For example, given a common saying or sequence of words, like

A picture is worth a thousand words

One reverses the order and obtains

A word is worth a thousand pictures

Is there a name for this kind of wordplay/whatever it is? I seem to hear them all the time, I can give more examples if needed.

  • Ronald, quoting from your question "A word is worth a thousand pictures" is not common usage, but in situations where using "A word is worth a thousand pictures" can sound brilliant, using it is not restricted, but I do not seem to recall any specific terminology describing what you have questioned about because it is not common usage. More examples would be helpful.
    Dec 13, 2012 at 3:13
  • A word is not worth a thousand pictures.
    – Luke_0
    Dec 13, 2012 at 3:22
  • 7
    @Luke Not even "Polaroid"?
    – Ian Atkin
    Dec 13, 2012 at 4:00
  • 1
    @Luke: What if the word is "Om"? Or if it's the word that became flesh? Dec 13, 2012 at 4:03
  • I suppose I'll recant that... Polaroid. LOL
    – Luke_0
    Dec 13, 2012 at 14:16

2 Answers 2


An inversion such as "a word is worth a thousand pictures" is described as an implied chiasmus by Wordsmith.org founder, Anu Garg, here, quoting these immortal words of Kermit the Frog:

Time's fun when you're having flies.

A chiasmus is "a rhetorical inversion of the second of two parallel structures." In the link, which is well worth reading, the examples of the inversion are of the sort: "Ask not what your country can do for you; ask what you can do for your country." So the implied chiasmus would be simply the second part, where the first (unspoken) one is the better known aphorism ("time flies when you're having fun" or "a picture is worth a thousand words").

  • 1
    Frankly dam, I don't give a deer!
    – Ian Atkin
    Dec 13, 2012 at 3:57
  • 2
    Excellent link. The word's a new one on me - but examples certainly abound, so that's a handy addition to my lexicon, thanks! Dec 13, 2012 at 3:59
  • +1 great answer. I suspect the kind of straight inversion in the OP's example is at best a special sub-set of (implied) chiasmus.
    – Kris
    Dec 13, 2012 at 5:43


Screaming: Words speak louder than actions ("Actions speak louder than words")

is a structure that imitates OP's example of "A word is worth a thousand pictures", then it is a

Transpositional pun (Wikipedia)

a complicated pun format with two aspects. It involves transposing the words in a well-known phrase or saying to get a daffynition-like clever redefinition of a well-known word unrelated to the original phrase. The redefinition is thus the first aspect, the transposition the second aspect.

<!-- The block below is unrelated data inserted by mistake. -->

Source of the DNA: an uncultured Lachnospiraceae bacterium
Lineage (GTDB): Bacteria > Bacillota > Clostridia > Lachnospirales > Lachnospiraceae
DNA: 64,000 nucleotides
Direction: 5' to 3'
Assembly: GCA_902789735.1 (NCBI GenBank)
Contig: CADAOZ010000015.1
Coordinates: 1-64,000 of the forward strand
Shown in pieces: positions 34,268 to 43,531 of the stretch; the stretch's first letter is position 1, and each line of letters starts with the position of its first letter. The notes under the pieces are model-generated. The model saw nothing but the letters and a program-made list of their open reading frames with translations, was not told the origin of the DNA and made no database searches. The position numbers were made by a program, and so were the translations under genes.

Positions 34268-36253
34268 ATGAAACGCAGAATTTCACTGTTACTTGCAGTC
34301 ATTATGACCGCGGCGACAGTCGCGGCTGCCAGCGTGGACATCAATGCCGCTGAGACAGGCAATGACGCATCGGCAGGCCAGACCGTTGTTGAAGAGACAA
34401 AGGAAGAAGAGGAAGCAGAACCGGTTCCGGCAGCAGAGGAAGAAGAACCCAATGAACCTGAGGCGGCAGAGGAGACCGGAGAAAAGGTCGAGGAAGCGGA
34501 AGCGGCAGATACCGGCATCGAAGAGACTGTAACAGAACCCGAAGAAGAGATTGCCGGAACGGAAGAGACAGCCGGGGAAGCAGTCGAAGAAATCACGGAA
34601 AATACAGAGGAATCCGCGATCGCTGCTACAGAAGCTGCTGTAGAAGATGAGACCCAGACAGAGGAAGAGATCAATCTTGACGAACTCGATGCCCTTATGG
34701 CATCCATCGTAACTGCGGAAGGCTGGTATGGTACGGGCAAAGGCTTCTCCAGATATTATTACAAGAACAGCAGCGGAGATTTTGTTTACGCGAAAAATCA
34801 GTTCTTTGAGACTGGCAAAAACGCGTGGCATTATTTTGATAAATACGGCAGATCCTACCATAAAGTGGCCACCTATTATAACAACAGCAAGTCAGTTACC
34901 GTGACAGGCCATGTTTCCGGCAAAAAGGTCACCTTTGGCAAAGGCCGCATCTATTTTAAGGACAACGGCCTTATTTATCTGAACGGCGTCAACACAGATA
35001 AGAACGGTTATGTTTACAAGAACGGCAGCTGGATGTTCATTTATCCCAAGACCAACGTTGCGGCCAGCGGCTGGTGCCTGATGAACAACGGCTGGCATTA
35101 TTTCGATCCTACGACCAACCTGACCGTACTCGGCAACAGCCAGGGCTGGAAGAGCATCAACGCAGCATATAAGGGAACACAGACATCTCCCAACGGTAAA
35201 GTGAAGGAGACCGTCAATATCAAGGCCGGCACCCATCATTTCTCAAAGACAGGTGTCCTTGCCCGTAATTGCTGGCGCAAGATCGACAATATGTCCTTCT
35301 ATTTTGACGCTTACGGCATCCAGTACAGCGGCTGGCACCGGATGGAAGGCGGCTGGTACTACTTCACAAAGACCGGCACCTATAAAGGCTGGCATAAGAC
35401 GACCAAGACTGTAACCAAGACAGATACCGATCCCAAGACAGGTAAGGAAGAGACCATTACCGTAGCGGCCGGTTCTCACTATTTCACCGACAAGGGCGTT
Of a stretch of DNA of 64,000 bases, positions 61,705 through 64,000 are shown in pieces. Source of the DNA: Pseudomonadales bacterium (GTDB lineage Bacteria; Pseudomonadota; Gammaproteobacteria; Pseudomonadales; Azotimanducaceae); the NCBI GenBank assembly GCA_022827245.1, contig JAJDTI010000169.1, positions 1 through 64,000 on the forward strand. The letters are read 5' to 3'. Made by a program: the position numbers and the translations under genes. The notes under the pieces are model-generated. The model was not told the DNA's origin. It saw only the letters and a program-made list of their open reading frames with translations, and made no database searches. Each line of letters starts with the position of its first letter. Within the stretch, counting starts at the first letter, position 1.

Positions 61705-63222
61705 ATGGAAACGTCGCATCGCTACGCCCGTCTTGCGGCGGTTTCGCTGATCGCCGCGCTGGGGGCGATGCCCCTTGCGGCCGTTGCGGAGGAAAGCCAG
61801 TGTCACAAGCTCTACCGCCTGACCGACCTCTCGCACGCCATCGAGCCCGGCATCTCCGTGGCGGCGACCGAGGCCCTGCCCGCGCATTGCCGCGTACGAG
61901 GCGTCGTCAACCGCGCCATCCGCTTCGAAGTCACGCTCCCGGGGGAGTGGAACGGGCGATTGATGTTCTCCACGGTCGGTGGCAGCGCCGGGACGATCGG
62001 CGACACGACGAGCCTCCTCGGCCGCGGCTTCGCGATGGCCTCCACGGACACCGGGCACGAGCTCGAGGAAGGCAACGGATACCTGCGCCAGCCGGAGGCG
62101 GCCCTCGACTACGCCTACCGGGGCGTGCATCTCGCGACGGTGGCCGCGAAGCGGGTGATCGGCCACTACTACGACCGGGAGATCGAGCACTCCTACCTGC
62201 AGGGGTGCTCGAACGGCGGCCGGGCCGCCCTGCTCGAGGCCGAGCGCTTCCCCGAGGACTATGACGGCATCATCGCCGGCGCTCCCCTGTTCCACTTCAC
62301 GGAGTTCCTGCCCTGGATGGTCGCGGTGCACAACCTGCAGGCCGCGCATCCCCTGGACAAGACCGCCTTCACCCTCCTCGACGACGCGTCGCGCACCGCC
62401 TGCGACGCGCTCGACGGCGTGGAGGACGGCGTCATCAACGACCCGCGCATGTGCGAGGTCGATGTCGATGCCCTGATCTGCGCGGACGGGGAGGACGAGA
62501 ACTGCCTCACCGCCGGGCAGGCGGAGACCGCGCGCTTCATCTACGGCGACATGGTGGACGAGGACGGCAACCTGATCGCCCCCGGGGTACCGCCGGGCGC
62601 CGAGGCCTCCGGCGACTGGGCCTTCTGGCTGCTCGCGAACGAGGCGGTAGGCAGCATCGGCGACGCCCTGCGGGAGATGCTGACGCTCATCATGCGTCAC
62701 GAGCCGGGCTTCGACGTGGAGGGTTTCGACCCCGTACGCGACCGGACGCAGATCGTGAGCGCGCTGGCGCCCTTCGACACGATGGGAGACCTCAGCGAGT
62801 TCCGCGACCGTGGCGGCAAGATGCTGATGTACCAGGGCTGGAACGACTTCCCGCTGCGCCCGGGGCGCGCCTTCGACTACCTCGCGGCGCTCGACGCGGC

"A hard man is good to find." - Mae West
"No Left Turn Unstoned"

TP on UNCF's motto, "A Mind is a Terrible Thing to Waste."

(source: wasteisaterriblethingtomind.com)


  • 1
    No down vote, but the changing in meaning of one of the words required by the pun seems to discount this as an answer.
    – user14070
    Dec 13, 2012 at 13:27
  • @JoshuaDrake Change in meaning is not a requirement, according to the definition above. Is there another definition of TP that you know of?
    – Kris
    Dec 13, 2012 at 14:51
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    How is it not a requirement when; "The redefinition is thus the first aspect"?(emphasis mine)
    – user14070
    Dec 13, 2012 at 17:07
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    That is a redefinition of terms as used in the original. Where as in the OPs question no redefinition occurs. As I said, no down vote, as the idea is related, but not identical. :P
    – user14070
    Dec 14, 2012 at 17:28
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    Joshua Drake has the high ground in this argument, but I share his implicit gratitude (no down vote) to Kris for having brought our attention to the transpositional pun as a close cousin of the implied chiasmus that provoked the OP's post. Dec 18, 2012 at 23:25

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